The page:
How Donald Trump Might Plan to Change Social Security
Image source: Donald J. Trump for President.
The presidential election in the U.S. is just a month away, and candidates Hillary Clinton and Donald Trump are fighting hard on a number of key issues. One of the most important has to do with retirement financial security, where Hillary Clinton has made several proposals to change Social Security. In past campaigns, Republican candidates have called to reduce Social Security. But at least so far, Trump has avoided that tack, instead saying that he would leave Social Security benefits alone. Below, we'll take a closer look at exactly what Trump has said on the issue and why it's so different from the typical Republican stance.
Trump on Social Security
Getting definitive information on Donald Trump's position on Social Security isn't as easy as you might expect on such an important issue. The Trump for President website includes 13 different topics on which the candidate states positions, but Social Security isn't one of them.
One reason for that might be that Trump's position on Social Security is quite simple. As early as spring 2015, Trump made his position on Social Security clear, saying at the White House Correspondents Dinner last year, "I'm not going to be cutting Social Security." As he noted during the Republican primary campaign, nearly every other candidate running for the party's nomination was proposing ways to cut back on entitlement programs, but Trump made preserving Social Security a key part of his platform, saying in his announcement to run for office, "We must protect Social Security, Medicare, and Medicaid, without cuts."
Trump has a much different viewpoint on Social Security than most of his peers, who have recommended changes that include raising the retirement age, adjusting the way that cost-of-living increases are calculated, and means-testing for benefits for higher-income retirees. Yet Trump treats Social Security less as an entitlement and more as a negotiated agreement between the American people and their government. "It's not unreasonable for people who paid into a system for decades to expect to get their money's worth," Trump said in his 2011 book, Time to Get Tough. "That's not an 'entitlement' -- that's honoring a deal."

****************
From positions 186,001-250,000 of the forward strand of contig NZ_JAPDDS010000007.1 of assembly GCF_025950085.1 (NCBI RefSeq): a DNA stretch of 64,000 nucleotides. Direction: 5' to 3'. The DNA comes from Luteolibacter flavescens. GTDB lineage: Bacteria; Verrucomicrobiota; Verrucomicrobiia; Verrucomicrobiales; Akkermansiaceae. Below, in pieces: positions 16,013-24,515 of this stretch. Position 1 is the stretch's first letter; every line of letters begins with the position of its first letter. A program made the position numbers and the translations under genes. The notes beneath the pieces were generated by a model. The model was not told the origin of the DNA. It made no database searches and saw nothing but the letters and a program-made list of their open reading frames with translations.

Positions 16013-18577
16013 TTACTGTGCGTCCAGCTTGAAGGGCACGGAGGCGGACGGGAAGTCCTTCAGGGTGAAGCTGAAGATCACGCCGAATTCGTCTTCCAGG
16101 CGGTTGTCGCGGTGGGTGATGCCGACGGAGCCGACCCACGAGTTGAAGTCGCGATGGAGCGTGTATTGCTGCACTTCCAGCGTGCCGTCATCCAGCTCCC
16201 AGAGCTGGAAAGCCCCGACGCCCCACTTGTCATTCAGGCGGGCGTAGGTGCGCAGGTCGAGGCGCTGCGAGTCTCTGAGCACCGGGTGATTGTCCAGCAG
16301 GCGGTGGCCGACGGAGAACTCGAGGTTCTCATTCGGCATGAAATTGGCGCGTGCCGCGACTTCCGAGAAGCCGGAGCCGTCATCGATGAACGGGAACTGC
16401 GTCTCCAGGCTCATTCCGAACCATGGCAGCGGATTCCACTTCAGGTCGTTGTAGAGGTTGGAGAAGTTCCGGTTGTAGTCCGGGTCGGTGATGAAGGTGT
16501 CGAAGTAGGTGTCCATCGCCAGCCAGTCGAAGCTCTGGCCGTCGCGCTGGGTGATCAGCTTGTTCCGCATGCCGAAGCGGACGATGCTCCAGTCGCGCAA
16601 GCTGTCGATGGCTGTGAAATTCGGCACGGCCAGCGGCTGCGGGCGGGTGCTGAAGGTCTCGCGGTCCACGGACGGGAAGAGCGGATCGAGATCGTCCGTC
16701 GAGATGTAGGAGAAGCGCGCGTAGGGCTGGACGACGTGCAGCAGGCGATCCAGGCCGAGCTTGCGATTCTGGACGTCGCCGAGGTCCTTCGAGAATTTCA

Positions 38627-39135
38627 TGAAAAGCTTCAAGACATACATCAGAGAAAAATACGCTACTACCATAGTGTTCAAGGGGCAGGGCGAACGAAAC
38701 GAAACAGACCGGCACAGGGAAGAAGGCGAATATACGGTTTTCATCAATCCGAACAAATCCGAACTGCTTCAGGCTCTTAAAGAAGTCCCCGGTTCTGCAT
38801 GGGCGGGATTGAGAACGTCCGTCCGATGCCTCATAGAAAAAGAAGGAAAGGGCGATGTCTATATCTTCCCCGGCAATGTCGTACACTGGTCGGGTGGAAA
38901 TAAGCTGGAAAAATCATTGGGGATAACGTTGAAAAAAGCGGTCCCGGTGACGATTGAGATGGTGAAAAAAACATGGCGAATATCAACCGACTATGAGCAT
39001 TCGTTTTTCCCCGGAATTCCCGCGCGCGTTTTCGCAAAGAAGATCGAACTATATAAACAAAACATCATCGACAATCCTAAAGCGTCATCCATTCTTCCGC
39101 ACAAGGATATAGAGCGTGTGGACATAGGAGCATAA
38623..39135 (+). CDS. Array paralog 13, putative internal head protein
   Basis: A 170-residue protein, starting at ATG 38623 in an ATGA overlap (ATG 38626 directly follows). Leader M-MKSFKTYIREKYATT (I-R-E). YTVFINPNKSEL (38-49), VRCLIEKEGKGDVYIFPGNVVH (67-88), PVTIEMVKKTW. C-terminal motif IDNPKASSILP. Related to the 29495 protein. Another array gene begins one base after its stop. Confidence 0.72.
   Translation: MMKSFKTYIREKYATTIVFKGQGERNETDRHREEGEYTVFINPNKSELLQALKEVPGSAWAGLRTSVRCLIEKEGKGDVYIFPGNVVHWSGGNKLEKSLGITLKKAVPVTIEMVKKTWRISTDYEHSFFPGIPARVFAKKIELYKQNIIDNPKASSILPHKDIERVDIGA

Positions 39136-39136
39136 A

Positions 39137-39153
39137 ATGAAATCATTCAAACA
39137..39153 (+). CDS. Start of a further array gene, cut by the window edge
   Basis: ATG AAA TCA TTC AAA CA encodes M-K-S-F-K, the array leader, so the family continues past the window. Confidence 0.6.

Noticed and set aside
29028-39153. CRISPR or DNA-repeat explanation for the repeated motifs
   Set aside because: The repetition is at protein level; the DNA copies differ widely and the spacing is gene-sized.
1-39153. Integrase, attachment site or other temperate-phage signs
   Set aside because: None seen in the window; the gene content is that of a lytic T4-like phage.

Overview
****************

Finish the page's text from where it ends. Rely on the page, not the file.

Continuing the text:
Could changes come under President Trump?
Trump's position on Social Security is easy enough to understand that it's tempting simply to conclude that no changes would occur if he won the presidency. Yet some concerns arose during the Republican convention that suggests the issue isn't as clear-cut as it might seem.
Specifically, the 2016 Republican Party platform refers to Social Security in a different way. With just a single paragraph of the 66-page document titled "Saving Social Security" discussing the program, the Republican platform sums up its position succinctly:
One such reform would be to privatize all or part of the Social Security program. In his 2000 book The America We Deserve, Trump said, "Privatization would be good for all of us. Directing Social Security funds into personal accounts invested in real assets would swell national savings, pumping hundreds of billions of dollars into jobs and the economy. These investments would boost national investment, productivity, wages, and future economic growth."
By contrast, the idea of having the U.S. government invest in stocks or other private investments is completely contrary to Trump's beliefs. "Not only would a market downturn spell disaster for millions of retirees," Trump said in The America We Deserve, "but the process by which government would choose stocks would also be entirely political, making lobbyists and other political hacks the new masters of the universe."
With the 2016 presidential campaign entering the homestretch, both Donald Trump and Hillary Clinton are trying to make their views on key issues like Social Security known. For those who believe that economic growth is the catalyst that can lead to prosperity for all, Trump's plan carries a lot of appeal and has the added virtue of being politically expedient in appealing to average Americans who rely heavily on Social Security for their retirement income.
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